“There is bullishness on the side of creatives and financiers,” one Hollywood insider told us. “We’re on an upward curve. There is increasing value for high-end packages which are put together in the right way. But it’s an awful market for those that aren’t. That middle ground is no longer business-sustainable.” That bullishness has led to a number of skeletal projects being revealed pre-market. “The market is hot so announce and hope, but be wary, it’s still brutal out there,” the U.S. exec continued.
China remains an intriguing conundrum, but trends today are largely driven by patterns of consumption rather than the appetites of individual territories. And those patterns continue to have a significant knock-on effect on the market.
Even if they are refocusing toward in-house productions, Netflix and other multi-territory buyers continue to dominate the landscape. Some indie buyers we spoke to pre-Cannes said they almost expect to see the birth of buy-back clauses in sales contracts whereby a seller can unwind distribution deals and offer buyers a premium if they get a bigger worldwide offer from the likes of a Netflix, a studio or a network.
The changes in the eco-system could see more buyers teaming up to incentivize non-global deals. “Buyers need to go fast or buy as a block,” one financier told us. Getting in at a much earlier stage by developing their own material is an oft-refrained suggestion.
The art-house sector remains squeezed. One veteran seller we spoke to pointed out that VOD services like MUBI could become key going forward as screens become harder to lock down amid a glut of superhero movies and sequels. A market where art-house is finding a door opening is China as the Nationwide Alliance of Arthouse Cinemas works to bring in more foreign titles.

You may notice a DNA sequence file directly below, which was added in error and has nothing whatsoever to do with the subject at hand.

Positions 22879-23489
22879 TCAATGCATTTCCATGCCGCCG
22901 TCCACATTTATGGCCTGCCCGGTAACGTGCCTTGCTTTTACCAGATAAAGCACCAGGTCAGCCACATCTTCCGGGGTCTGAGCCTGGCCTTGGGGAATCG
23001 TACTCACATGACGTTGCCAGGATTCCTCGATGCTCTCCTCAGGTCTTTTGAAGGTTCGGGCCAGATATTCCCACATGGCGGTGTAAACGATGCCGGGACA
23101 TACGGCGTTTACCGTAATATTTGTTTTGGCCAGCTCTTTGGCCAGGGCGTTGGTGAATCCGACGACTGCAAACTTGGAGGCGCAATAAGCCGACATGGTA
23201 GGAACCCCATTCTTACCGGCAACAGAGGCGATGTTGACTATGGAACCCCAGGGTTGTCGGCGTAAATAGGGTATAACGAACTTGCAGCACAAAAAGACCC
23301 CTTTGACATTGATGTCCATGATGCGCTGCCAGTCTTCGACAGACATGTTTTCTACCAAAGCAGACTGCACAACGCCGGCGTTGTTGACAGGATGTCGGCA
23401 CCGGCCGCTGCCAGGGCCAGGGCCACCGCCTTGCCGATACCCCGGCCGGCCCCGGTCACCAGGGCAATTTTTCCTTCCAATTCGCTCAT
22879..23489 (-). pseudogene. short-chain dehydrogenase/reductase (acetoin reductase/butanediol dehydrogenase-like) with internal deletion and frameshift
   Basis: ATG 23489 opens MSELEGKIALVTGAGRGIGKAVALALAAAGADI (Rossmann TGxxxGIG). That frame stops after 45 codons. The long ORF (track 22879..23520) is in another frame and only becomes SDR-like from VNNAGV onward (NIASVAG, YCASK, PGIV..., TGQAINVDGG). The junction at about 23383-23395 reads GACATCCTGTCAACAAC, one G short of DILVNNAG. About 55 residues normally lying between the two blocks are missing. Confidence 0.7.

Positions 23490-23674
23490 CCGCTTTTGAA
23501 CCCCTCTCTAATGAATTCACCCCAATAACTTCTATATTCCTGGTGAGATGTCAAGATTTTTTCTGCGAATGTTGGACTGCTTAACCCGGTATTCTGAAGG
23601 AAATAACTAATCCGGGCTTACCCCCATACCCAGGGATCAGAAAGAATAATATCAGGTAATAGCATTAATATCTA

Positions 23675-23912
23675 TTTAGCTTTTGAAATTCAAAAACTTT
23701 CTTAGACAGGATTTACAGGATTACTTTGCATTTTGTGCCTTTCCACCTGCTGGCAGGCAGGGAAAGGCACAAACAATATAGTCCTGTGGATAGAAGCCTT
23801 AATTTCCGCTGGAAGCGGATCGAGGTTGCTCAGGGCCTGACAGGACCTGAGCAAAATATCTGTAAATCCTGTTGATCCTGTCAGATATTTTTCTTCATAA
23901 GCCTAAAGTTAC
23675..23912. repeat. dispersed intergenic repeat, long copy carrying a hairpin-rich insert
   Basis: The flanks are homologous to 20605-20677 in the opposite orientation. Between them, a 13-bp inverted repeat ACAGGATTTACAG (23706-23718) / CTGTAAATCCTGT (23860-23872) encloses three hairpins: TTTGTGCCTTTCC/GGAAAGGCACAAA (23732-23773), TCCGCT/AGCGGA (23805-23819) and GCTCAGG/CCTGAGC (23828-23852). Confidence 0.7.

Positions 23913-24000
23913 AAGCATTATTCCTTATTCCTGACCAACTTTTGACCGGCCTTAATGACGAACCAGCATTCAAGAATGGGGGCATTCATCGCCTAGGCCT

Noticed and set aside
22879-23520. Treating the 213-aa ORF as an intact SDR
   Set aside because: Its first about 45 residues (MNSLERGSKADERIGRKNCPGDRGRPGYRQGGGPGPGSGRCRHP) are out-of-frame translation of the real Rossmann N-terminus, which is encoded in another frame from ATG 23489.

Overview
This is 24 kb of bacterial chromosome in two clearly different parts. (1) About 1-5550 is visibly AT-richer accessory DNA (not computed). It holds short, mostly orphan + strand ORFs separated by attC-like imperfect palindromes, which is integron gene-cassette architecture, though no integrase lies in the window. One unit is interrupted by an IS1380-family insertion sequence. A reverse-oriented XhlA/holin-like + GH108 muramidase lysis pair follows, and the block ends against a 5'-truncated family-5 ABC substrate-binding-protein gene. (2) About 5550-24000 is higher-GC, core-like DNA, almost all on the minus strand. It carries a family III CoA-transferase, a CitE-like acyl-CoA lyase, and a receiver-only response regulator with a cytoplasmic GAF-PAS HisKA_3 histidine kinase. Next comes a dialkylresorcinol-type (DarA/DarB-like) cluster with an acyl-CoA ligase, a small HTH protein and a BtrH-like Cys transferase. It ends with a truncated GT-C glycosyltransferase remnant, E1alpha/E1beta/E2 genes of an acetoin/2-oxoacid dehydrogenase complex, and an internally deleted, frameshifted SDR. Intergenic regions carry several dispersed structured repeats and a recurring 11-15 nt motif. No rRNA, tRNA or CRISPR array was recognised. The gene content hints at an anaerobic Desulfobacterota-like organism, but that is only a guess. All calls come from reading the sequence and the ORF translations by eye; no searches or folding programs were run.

Meanwhile, Cannes brings its usual mix of new beginnings and last hurrahs. Market stalwart Stuart Ford arrives with new company AGC Studios, for example, while Lionsgate will be throwing a party at the Du Cap for exiting sales vet Patrick Wachsberger (who surely won’t be company-less for long).
Global Road will be one to watch as it announced during Berlin plans to spend in the range of $1B on production over the next three years. It should be getting ready to deploy some capital. TWC bidders Lantern Capital are expected in town while there have been rumors of new entities in the works for Ron Burkle and Ryan Kavanagh. Meanwhile, a growing appetite for local language remakes is being smartly exploited by the likes of Globalgate, CJ and Ivanhoe Pictures – watch this space. Column inches will also naturally be given over to the festival’s harassment initiatives and on-going diversity challenge.
So yes, some market staples are struggling, but others are emerging or re-emerging. Yes, the festival lineup lacks familiar faces, but it’s probably time to embrace the next generation. Yes, there will be fewer stunts and opulent parties, but business can still be smart. Of course there are too many sellers, but there’s also a reason for their vast number: content remains in demand.
We won’t know for a couple of weeks whether this market’s ambition was misguided or justified but a renewed ambition is in the air and that’s something.